Hillary, Bernie, Trump and the Realities of Protest Voting

Bernie Sanders has generated a genuine movement, but it may have peaked too late to win the Democratic nomination. So, what are Berniers to do? For a Bernier like me, voting for Hillary is a difficult lift. Part of the consciousness raised by Sanders is the systemic corruption implicit in the Democratic Party’s dependence, since Bill Clinton, on raising millions of dollars from wealthy donors and corporations. Hillary is certainly part of that system.
On the other hand: Trump is now the presumptive nominee of the GOP. He appeals to the baser instincts of the disenchanted, the angry, the racist, those who feel left behind by either party establishment. Trump’s a fraud, but clever enough to brush aside all scrutiny through his mastery of media.
Think of Trump as if he were the petty dictator of a Third World state, financed by his exploitation of victims like the ones who went to his university, or got fleeced in his casinos.
The least bad that could happen, if Trump were elected, would be: repealing Obamacare, privatizing Medicare and Social Security and eliminating income support programs. Further, he’d appoint as many as four Supreme Court justices in his first four years. Abortions could be outlawed and women could be prosecuted for them. Guns would be protected in white neighborhoods, questionable in ‘other’ neighborhoods. Unions and labor would see their rights weakened, enforcement eliminated.
Republicans argue it’s Government overreach to regulate anything.
The economic consequences of a Trump takeover would be, per orthodox Republicanism: cutting taxes “across the board,” especially for corporations. However, Trump likes to do the deals himself; he doesn’t want to pay taxes, he wants Uncle Sam to pay him: for building the wall, for example. He could become the first $100 billion leader of a nation, from all the money he’d make, just on the wall. But he wouldn’t stop there.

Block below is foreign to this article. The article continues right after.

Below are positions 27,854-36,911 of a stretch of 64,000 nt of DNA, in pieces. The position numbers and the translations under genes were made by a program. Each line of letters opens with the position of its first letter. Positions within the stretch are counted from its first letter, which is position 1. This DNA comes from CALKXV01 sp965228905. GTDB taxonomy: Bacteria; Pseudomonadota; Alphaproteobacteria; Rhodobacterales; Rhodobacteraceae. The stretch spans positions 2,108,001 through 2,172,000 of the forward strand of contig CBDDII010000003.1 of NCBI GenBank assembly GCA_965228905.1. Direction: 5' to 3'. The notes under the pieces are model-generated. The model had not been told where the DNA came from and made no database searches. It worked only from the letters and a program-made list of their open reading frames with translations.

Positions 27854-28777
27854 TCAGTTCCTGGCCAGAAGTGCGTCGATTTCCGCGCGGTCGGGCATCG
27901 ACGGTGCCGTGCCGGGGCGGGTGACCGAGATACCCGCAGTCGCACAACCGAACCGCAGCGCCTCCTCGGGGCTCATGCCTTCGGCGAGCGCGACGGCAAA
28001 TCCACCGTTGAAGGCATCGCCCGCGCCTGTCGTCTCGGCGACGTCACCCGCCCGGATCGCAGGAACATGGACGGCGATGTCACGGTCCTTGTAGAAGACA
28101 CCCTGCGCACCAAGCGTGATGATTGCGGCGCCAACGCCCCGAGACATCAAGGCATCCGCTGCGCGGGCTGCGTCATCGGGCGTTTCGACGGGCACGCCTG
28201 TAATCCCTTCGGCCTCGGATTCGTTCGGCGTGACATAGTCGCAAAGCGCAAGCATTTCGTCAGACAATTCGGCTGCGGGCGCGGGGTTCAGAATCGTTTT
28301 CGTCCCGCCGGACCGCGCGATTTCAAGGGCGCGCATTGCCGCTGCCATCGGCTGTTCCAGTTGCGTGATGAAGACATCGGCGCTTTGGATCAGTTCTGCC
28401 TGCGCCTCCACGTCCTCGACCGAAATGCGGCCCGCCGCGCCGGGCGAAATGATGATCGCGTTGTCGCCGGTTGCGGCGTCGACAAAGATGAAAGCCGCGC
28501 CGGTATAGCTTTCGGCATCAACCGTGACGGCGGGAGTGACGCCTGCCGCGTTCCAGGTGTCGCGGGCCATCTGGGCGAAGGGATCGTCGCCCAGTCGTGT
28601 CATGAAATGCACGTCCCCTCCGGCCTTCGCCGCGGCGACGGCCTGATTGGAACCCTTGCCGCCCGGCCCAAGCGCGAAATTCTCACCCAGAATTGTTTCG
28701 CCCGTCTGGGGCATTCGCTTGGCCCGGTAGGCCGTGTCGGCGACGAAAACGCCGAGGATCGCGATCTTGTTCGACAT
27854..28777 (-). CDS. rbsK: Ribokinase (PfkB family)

Beyond the corruption, deficit hawks would use the rising deficits (from tax cuts) to justify cutting all Government programs other than defense and law and order. A depression could ensue, although you wouldn’t know it, if it benefits corporations owning the media.
So, who loses most, who gains most from a Trump Presidency?
Losers: all non-whites, all immigrants, most women. They don’t lose just because they will have fewer jobs and no job security, or will be sent “home,”or because they, again, can be legally discriminated against (along with LGBTQ). They will also lose because so many of the services that make life possible for the less fortunate, would be cut. Further, minorities and the poor would bear the brunt of climate change disaster, a near certainty in a Trump Presidency, for reasons given below.